RALEIGH — The next time you are on one of Raleigh’s greenway trails, keep an eye out for people in yellow shirts; they might help make your experience a little safer and more enjoyable.
Since August, 28 people have contributed more than 500 hours patrolling the city’s greenways through a new volunteer program. They have located two lost children and helped to alert authorities to missing street signs and graffiti along the trails.
The 81 miles of trails in the Capital Area Greenway are spread over 3,700 acres and used by thousands of people a year to run, hike and bike. The volunteer program makes the greenways safer and cleaner by increasing the number of people patrolling the trails, said volunteer coordinator Bruce Embry of the Raleigh Police Department.
Volunteers get three hours of training and are required to spend at least eight hours a month patrolling the trails. During their shifts, they are asked to keep an eye out for any suspicious behavior as well as any maintenance problems along the trails.
Embry stresses that the program was formed to head off problems. There is relatively little crime on the greenway, Embry said, but the knowledge that there are people watching should help to keep it that way.
One firm believer in the program is greenway volunteer Ed Behan, who also heads the neighborhood watch for the Hedingham neighborhood in Northeast Raleigh.
Behan enjoys the “friendly environment” on the trails and feels the program adds an extra level of safety to his neighborhood. Behan and his neighbors were concerned after a string of assaults and robberies along Durham’s American Tobacco Trail and wanted Hedingham’s trails to remain popular. (Durham started its own volunteer trail watch program in response to the crimes on the American Tobacco Trail.)
Out of the Raleigh program’s 28 volunteers, seven patrol within Hedingham, a neighborhood of nearly 2,500 homes.
For Behan, retired from a career in commercial printing, the program has two benefits: He gets to help the community and use his volunteer time to get in shape.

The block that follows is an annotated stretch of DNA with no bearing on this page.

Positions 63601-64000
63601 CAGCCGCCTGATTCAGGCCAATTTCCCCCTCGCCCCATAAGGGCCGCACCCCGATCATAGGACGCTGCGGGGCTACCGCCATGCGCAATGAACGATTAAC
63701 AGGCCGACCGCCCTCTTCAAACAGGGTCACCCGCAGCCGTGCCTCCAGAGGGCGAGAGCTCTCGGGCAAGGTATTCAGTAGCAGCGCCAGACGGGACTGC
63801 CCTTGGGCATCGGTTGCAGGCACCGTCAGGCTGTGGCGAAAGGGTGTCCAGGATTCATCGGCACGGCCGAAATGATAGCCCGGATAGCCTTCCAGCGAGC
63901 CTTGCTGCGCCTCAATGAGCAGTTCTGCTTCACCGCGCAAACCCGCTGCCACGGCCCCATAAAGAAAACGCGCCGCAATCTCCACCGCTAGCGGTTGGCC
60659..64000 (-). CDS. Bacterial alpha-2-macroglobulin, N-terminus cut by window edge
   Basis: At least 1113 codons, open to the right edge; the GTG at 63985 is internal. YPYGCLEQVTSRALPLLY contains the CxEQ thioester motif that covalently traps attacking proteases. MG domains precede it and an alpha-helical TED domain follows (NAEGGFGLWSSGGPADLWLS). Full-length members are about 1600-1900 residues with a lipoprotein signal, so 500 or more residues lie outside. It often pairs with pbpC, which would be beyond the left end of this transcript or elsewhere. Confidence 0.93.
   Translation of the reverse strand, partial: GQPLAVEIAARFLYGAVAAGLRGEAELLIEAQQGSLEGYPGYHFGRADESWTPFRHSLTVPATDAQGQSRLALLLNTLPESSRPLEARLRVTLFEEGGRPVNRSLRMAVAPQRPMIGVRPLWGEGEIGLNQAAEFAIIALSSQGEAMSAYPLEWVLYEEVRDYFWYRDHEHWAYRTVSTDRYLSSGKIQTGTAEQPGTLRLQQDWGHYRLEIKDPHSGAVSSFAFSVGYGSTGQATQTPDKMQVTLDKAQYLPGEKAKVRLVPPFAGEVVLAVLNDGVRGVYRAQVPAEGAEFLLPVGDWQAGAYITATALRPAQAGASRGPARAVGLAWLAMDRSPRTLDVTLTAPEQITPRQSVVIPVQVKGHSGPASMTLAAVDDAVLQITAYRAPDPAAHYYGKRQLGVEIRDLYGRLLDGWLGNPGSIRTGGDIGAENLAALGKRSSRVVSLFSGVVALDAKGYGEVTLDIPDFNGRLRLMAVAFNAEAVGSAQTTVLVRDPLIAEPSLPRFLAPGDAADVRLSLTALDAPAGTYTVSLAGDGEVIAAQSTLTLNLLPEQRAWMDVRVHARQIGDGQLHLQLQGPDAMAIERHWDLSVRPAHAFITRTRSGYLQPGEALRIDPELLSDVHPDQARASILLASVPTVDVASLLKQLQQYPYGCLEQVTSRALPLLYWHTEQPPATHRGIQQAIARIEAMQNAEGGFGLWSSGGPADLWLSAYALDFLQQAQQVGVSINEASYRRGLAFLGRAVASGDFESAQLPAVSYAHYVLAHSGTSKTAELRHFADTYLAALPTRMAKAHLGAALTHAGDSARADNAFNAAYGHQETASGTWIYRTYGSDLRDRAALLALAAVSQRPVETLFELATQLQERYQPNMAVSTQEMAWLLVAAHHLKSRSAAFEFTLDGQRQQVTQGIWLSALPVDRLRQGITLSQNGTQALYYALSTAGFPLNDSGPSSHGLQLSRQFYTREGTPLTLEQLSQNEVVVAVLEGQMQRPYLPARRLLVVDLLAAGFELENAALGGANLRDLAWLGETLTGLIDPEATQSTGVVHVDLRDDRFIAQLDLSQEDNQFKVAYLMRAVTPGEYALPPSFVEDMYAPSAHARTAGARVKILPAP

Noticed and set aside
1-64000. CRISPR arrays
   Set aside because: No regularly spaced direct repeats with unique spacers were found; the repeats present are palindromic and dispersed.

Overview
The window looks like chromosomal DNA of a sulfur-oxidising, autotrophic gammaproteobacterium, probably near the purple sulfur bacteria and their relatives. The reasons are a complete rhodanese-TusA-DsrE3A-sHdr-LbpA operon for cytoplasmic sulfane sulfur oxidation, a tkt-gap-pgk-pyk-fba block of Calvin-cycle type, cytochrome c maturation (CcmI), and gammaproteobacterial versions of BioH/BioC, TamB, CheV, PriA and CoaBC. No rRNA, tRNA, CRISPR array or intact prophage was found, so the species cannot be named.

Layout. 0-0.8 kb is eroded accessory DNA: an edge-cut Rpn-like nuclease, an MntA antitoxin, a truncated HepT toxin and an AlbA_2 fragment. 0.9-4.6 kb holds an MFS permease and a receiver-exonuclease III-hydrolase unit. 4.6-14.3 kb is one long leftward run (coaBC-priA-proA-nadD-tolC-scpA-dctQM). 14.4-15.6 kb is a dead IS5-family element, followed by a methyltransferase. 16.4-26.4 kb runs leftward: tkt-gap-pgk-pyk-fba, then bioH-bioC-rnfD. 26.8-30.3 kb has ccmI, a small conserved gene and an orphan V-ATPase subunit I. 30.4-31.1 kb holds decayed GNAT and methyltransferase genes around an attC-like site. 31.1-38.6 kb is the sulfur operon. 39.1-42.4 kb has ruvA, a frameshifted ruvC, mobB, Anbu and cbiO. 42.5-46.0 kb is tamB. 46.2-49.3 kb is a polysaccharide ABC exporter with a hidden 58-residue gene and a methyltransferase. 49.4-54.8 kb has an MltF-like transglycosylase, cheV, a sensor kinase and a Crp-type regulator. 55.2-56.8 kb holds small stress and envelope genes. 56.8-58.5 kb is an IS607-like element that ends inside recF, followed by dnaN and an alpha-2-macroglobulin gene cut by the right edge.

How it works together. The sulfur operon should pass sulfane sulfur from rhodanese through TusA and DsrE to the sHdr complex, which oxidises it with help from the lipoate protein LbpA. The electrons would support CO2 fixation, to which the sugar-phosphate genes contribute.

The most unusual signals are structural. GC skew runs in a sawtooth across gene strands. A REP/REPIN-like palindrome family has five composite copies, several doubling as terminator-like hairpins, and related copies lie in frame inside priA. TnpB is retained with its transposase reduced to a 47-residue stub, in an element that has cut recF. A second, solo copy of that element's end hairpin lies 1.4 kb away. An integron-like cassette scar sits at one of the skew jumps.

“It keeps me out of trouble,” he said.
Behan says he has seen an increase in the number of people using the trails since the program began, and thinks that there will be an even greater increase in the spring when the weather improves.
Raleigh’s volunteer trail program joins other initiatives that ask citizens to take responsibility for public spaces.
In September, Capital Area Transit launched its Adopt-A-Shelter program, which asks people to help maintain one of the city’s 200 bus shelters. Volunteers are asked to monitor a shelter for at least one year, CAT marketing specialist Lindsay Pennell says.
In exchange for their time, volunteers are given a plaque bearing their name and are officially recognized by the mayor at a city council meeting.
Pennell has seen a great interest during the program’s first few months, with Girl Scout troops, neighborhood groups and individuals adopting shelters.
Before the program, CAT used an outside contractor to keep track of maintenance issues in its shelters. Now, it can send the contractor to only the shelters in need of repair, saving time and money.
Adopt-A-Shelter works like the state’s older, more widely known Adopt-A-Highway program, which was launched in 1988. Participants are asked to adopt two miles of roadway for at least four years, visiting at least four times a year to pick up trash, said program manager George Kapetanakis.
The program has 120,000 volunteers across North Carolina who have adopted 12,000 miles of road, saving the state $4 million in upkeep costs.
The program seems to be popular with participants as well, said Kapetanakis, who notes one group of volunteers has been at it for 20 years.